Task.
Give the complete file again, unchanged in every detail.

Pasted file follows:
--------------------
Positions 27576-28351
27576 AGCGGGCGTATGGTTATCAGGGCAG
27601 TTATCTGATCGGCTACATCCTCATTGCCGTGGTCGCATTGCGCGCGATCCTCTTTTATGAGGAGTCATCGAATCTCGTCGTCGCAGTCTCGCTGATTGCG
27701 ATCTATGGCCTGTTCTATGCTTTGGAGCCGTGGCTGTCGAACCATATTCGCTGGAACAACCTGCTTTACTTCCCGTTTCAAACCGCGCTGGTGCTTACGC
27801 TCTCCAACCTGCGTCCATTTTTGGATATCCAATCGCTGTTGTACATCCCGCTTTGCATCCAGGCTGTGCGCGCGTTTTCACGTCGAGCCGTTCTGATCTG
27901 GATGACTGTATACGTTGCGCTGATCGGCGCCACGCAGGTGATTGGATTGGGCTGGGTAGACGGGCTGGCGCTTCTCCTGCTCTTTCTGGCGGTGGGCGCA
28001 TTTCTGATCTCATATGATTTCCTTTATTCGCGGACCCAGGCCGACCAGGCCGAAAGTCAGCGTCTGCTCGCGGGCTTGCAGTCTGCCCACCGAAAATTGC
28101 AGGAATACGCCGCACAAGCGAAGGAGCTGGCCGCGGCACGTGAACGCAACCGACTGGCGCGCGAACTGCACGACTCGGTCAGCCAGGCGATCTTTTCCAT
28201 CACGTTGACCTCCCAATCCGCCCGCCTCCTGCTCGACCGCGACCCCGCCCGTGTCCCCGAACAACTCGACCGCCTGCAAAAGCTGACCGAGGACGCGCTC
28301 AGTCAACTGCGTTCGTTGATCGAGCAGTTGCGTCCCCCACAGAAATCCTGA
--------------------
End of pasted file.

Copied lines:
Positions 27576-28351
27576 AGCGGGCGTATGGTTATCAGGGCAG
27601 TTATCTGATCGGCTACATCCTCATTGCCGTGGTCGCATTGCGCGCGATCCTCTTTTATGAGGAGTCATCGAATCTCGTCGTCGCAGTCTCGCTGATTGCG
27701 ATCTATGGCCTGTTCTATGCTTTGGAGCCGTGGCTGTCGAACCATATTCGCTGGAACAACCTGCTTTACTTCCCGTTTCAAACCGCGCTGGTGCTTACGC
27801 TCTCCAACCTGCGTCCATTTTTGGATATCCAATCGCTGTTGTACATCCCGCTTTGCATCCAGGCTGTGCGCGCGTTTTCACGTCGAGCCGTTCTGATCTG
27901 GATGACTGTATACGTTGCGCTGATCGGCGCCACGCAGGTGATTGGATTGGGCTGGGTAGACGGGCTGGCGCTTCTCCTGCTCTTTCTGGCGGTGGGCGCA
28001 TTTCTGATCTCATATGATTTCCTTTATTCGCGGACCCAGGCCGACCAGGCCGAAAGTCAGCGTCTGCTCGCGGGCTTGCAGTCTGCCCACCGAAAATTGC
28101 AGGAATACGCCGCACAAGCGAAGGAGCTGGCCGCGGCACGTGAACGCAACCGACTGGCGCGCGAACTGCACGACTCGGTCAGCCAGGCGATCTTTTCCAT
28201 CACGTTGACCTCCCAATCCGCCCGCCTCCTGCTCGACCGCGACCCCGCCCGTGTCCCCGAACAACTCGACCGCCTGCAAAAGCTGACCGAGGACGCGCTC
28301 AGTCAACTGCGTTCGTTGATCGAGCAGTTGCGTCCCCCACAGAAATCCTGA